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“India should legalise voluntary active euthanasia”

The rights and wrongs of Euthanasia have been hotly debated across India over the last few months. The
Supreme Court’s ruling on the case of Aruna Shanbaug, a former nurse who was violently attacked in 1973
and has been in a ‘vegetative’ state ever since, has made the question of mercy killing the subject heated
national debate. Whilst the Supreme Court ruled that Aruna should live, supported as she is now by the
doctors and nurses who care for her at the King Edward Memorial hospital, the court also ruled that it will
allow ‘passive euthanasia’ – the withdrawal of medical treatment to allow patients to die - in certain

The ruling was an important one in the development of the law in this area. In a country that has been
avowedly ‘pro-life’, the acceptance of Euthanasia, albeit ‘passive’, has been deemed a watershed moment.
But while some have celebrated the ruling, a number of campaigners and commentators suggest that it
doesn’t go far enough. They argue that if the government is serious about giving Indian’s both choice and
dignity in end of life care, then it is time also to support ‘voluntary active euthanasia, where doctors
administer lethal medication’. Others warn that the road to hell is paved with good intentions, and question in
particular whether a country such as India, which lacks universal health care provision, should be endorsing

The euthanasia debate has been ethically and politically controversial in many countries in recent years.
Some argue the growing pressure for a ‘dignified death’ is the sign of a progressive and compassionate
movement for change, but others worry that our obsession with the right to die is both morbid and threatens
to involve government and the law in an area of life that should be a private affair. Is it time India recognised
the right of individual patients to decide on the time and manner of their own death? Or should we always be
morally wary of endorsing suicide, whatever the circumstances?

The Euthanasia debate in context:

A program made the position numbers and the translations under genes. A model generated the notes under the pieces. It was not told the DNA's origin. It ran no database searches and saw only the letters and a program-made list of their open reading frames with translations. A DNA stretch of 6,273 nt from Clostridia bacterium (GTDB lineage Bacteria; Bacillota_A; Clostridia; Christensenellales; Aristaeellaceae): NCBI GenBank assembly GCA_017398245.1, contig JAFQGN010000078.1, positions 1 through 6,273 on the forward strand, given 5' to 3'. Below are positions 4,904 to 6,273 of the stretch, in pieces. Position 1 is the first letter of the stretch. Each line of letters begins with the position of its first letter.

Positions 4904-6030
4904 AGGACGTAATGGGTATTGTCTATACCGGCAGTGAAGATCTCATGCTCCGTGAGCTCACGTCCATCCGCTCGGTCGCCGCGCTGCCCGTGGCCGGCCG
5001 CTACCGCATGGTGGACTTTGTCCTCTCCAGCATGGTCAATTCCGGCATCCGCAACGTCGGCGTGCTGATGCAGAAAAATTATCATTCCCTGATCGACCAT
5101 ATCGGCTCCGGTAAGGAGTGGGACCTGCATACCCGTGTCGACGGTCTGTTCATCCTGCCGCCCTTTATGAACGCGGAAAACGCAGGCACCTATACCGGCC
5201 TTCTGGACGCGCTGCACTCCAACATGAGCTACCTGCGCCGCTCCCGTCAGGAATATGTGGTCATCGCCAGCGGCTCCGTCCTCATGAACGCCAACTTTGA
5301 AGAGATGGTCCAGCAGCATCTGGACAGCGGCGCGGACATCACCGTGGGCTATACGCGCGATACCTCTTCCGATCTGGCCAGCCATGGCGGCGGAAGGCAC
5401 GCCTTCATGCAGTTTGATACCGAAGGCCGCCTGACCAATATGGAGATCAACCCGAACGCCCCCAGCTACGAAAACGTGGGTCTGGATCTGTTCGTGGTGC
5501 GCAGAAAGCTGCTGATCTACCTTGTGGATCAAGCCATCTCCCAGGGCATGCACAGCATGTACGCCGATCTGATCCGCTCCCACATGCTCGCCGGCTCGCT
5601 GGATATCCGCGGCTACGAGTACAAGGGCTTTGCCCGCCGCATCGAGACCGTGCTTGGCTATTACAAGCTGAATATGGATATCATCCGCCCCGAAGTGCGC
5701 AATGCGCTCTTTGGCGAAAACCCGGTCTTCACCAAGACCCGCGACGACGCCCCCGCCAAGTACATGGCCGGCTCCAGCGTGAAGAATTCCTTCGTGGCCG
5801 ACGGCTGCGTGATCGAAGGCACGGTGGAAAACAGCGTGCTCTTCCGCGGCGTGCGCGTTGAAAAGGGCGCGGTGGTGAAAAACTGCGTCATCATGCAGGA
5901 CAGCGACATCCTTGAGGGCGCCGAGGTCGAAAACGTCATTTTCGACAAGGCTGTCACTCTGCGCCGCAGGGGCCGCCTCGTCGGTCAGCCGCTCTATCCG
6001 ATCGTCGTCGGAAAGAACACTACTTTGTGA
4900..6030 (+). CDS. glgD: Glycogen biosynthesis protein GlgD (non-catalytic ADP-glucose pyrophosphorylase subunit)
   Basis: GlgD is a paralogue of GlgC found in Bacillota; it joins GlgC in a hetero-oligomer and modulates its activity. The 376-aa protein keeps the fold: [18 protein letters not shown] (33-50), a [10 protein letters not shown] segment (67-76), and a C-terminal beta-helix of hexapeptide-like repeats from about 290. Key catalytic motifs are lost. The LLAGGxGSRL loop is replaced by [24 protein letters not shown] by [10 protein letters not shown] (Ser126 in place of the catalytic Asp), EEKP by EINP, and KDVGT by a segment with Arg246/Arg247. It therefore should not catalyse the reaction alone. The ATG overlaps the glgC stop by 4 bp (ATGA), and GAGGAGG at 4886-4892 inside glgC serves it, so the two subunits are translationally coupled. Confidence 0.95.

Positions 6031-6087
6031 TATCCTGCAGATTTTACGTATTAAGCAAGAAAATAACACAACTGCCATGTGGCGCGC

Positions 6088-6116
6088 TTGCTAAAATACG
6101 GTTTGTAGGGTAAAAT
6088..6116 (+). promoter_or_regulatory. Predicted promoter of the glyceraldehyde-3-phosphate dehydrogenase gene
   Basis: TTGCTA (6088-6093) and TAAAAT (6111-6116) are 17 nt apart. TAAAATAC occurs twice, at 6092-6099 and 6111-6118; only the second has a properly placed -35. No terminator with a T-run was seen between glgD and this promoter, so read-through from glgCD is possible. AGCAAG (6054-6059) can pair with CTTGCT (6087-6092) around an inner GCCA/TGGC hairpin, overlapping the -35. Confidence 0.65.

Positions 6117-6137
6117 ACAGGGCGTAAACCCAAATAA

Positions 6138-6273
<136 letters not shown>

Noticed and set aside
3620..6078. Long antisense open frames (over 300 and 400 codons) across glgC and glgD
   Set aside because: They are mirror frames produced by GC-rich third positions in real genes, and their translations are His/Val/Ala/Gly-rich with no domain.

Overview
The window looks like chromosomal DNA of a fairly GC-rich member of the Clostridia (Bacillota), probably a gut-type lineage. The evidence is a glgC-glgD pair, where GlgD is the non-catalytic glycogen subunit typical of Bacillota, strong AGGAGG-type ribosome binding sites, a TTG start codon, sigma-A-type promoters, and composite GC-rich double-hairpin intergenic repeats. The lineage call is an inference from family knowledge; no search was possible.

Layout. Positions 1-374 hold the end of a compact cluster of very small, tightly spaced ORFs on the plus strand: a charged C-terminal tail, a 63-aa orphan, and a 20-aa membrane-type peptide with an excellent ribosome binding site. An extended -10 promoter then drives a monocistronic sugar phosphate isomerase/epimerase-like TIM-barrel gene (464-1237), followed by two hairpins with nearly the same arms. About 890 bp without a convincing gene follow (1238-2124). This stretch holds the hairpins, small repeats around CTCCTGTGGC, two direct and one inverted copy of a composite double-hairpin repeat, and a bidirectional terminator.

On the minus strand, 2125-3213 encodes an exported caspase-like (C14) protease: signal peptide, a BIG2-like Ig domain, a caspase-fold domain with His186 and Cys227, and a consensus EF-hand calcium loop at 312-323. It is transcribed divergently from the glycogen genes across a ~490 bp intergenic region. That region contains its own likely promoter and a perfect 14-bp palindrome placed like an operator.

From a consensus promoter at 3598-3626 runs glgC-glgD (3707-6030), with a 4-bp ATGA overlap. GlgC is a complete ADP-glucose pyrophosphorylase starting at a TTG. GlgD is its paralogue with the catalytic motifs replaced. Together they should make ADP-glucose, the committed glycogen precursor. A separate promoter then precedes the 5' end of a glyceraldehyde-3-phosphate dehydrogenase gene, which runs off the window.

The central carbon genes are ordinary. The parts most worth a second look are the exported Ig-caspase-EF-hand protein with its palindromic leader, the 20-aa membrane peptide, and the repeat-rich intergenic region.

What is euthanasia?
Debates over assisted suicide and euthanasia involve a complex array of distinctions. In India the discussion
around euthanasia has often been confused by the varied terms at play in the debate. Passive euthanasia
refers to the withdrawal of treatment, mainly intensive care support, when it is considered medically futile for
the patient; something that is routinely practised in the West and backed by law, but until the Shanbaug
ruling there was no equivalent in India. In contrast, when a doctor directly ends a patient’s life by
administering lethal medication at a patient’s request (based on informed consent) this is known as
‘voluntary active euthanasia’. When a doctor indirectly helps a patient to die by prescribing medication that
will enable him to end his own life, this is known as patient assisted dying, also commonly described as
physician assisted suicide. This debate focuses on the question of whether the time has come to allow
voluntary active euthanasia, the most controversial kind.

A dignified death?
Proponents of voluntary euthanasia argue that legalising the practice would allow terminally ill patients the
control and choice over their lives that they are currently denied. They argue that the right to a dignified life,
enshrined in the Constitution of India, should also incorporate the right of terminally ill individuals to die with
dignity at a time of their own choosing, rather than having to suffer needlessly. Activists such as Flavia
Agnes warn that we should be wary of ‘moral pontification from the pulpit about the divinity enshrined in the
right to life’. Others agree and underline that there must be limits to suffering we endure; indeed, quality of